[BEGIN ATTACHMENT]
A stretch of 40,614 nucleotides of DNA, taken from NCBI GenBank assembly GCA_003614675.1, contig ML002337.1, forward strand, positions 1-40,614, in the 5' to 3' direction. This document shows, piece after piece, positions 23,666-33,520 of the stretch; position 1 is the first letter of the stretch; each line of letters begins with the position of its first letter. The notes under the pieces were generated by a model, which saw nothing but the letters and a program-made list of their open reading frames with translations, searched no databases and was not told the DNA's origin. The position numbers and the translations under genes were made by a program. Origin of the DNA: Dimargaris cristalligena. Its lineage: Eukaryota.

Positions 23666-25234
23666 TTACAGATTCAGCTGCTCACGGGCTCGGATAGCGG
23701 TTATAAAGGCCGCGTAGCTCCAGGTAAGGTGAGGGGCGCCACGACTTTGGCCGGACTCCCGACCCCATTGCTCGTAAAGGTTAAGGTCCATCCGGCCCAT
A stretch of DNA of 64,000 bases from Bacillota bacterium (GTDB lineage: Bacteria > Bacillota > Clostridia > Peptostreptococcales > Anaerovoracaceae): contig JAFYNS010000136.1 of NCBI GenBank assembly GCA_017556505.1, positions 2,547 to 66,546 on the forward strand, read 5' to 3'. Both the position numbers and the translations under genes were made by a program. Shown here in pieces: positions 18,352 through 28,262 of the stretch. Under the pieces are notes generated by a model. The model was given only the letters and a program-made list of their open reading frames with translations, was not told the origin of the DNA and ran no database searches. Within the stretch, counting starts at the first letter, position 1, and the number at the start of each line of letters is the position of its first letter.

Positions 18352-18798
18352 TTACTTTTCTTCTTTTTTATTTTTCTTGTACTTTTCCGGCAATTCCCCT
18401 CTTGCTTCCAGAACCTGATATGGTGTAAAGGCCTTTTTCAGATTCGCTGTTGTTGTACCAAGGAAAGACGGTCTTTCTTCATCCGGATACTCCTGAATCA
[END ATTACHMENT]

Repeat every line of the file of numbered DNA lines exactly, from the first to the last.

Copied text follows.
A stretch of 40,614 nucleotides of DNA, taken from NCBI GenBank assembly GCA_003614675.1, contig ML002337.1, forward strand, positions 1-40,614, in the 5' to 3' direction. This document shows, piece after piece, positions 23,666-33,520 of the stretch; position 1 is the first letter of the stretch; each line of letters begins with the position of its first letter. The notes under the pieces were generated by a model, which saw nothing but the letters and a program-made list of their open reading frames with translations, searched no databases and was not told the DNA's origin. The position numbers and the translations under genes were made by a program. Origin of the DNA: Dimargaris cristalligena. Its lineage: Eukaryota.

Positions 23666-25234
23666 TTACAGATTCAGCTGCTCACGGGCTCGGATAGCGG
23701 TTATAAAGGCCGCGTAGCTCCAGGTAAGGTGAGGGGCGCCACGACTTTGGCCGGACTCCCGACCCCATTGCTCGTAAAGGTTAAGGTCCATCCGGCCCAT
A stretch of DNA of 64,000 bases from Bacillota bacterium (GTDB lineage: Bacteria > Bacillota > Clostridia > Peptostreptococcales > Anaerovoracaceae): contig JAFYNS010000136.1 of NCBI GenBank assembly GCA_017556505.1, positions 2,547 to 66,546 on the forward strand, read 5' to 3'. Both the position numbers and the translations under genes were made by a program. Shown here in pieces: positions 18,352 through 28,262 of the stretch. Under the pieces are notes generated by a model. The model was given only the letters and a program-made list of their open reading frames with translations, was not told the origin of the DNA and ran no database searches. Within the stretch, counting starts at the first letter, position 1, and the number at the start of each line of letters is the position of its first letter.

Positions 18352-18798
18352 TTACTTTTCTTCTTTTTTATTTTTCTTGTACTTTTCCGGCAATTCCCCT
18401 CTTGCTTCCAGAACCTGATATGGTGTAAAGGCCTTTTTCAGATTCGCTGTTGTTGTACCAAGGAAAGACGGTCTTTCTTCATCCGGATACTCCTGAATCA